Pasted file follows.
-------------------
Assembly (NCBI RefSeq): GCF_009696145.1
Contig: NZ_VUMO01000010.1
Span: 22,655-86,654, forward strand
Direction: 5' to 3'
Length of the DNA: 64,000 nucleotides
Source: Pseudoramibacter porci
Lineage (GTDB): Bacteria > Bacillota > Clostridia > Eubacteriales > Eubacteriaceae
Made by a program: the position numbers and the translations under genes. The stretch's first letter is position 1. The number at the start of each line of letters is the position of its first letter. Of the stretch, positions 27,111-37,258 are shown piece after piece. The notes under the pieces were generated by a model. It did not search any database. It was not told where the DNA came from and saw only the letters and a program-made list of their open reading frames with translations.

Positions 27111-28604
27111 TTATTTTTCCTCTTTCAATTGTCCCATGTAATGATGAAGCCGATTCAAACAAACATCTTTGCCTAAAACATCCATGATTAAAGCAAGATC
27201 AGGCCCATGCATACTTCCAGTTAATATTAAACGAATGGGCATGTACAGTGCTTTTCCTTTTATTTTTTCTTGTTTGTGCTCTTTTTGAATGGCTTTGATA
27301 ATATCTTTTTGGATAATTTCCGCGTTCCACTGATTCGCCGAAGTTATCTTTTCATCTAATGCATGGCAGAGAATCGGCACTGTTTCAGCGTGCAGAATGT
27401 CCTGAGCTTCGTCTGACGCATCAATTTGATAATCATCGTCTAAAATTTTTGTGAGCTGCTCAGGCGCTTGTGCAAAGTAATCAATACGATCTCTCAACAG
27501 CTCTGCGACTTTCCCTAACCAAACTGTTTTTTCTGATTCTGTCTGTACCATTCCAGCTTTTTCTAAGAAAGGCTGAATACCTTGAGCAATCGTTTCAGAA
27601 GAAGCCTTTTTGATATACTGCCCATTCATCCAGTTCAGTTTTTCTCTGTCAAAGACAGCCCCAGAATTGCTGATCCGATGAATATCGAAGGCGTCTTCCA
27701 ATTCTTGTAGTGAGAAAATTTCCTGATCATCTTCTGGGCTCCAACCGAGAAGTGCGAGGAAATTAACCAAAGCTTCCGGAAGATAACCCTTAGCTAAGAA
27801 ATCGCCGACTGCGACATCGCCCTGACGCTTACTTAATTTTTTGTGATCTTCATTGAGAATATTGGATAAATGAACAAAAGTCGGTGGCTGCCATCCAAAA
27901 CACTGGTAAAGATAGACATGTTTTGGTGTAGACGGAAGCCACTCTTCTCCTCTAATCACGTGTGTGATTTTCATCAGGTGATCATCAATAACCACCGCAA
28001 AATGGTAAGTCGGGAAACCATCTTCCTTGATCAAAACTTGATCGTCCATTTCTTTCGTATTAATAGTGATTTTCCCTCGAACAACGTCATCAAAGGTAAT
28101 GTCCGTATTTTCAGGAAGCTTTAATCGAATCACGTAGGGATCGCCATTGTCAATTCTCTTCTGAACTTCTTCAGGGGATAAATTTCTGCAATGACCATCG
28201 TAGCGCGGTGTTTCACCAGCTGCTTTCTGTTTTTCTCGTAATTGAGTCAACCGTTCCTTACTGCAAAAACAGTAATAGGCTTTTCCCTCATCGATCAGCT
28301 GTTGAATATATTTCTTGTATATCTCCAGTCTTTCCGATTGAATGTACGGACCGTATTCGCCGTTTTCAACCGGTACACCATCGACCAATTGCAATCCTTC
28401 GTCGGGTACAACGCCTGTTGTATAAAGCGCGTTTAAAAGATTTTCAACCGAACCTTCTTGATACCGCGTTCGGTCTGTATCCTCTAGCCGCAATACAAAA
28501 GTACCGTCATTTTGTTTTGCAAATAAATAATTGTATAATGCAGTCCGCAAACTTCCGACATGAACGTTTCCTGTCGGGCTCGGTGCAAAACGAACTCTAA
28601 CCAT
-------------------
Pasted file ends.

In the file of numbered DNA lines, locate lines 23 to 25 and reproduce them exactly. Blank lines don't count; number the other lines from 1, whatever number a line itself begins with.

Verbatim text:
28401 GTCGGGTACAACGCCTGTTGTATAAAGCGCGTTTAAAAGATTTTCAACCGAACCTTCTTGATACCGCGTTCGGTCTGTATCCTCTAGCCGCAATACAAAA
28501 GTACCGTCATTTTGTTTTGCAAATAAATAATTGTATAATGCAGTCCGCAAACTTCCGACATGAACGTTTCCTGTCGGGCTCGGTGCAAAACGAACTCTAA
28601 CCAT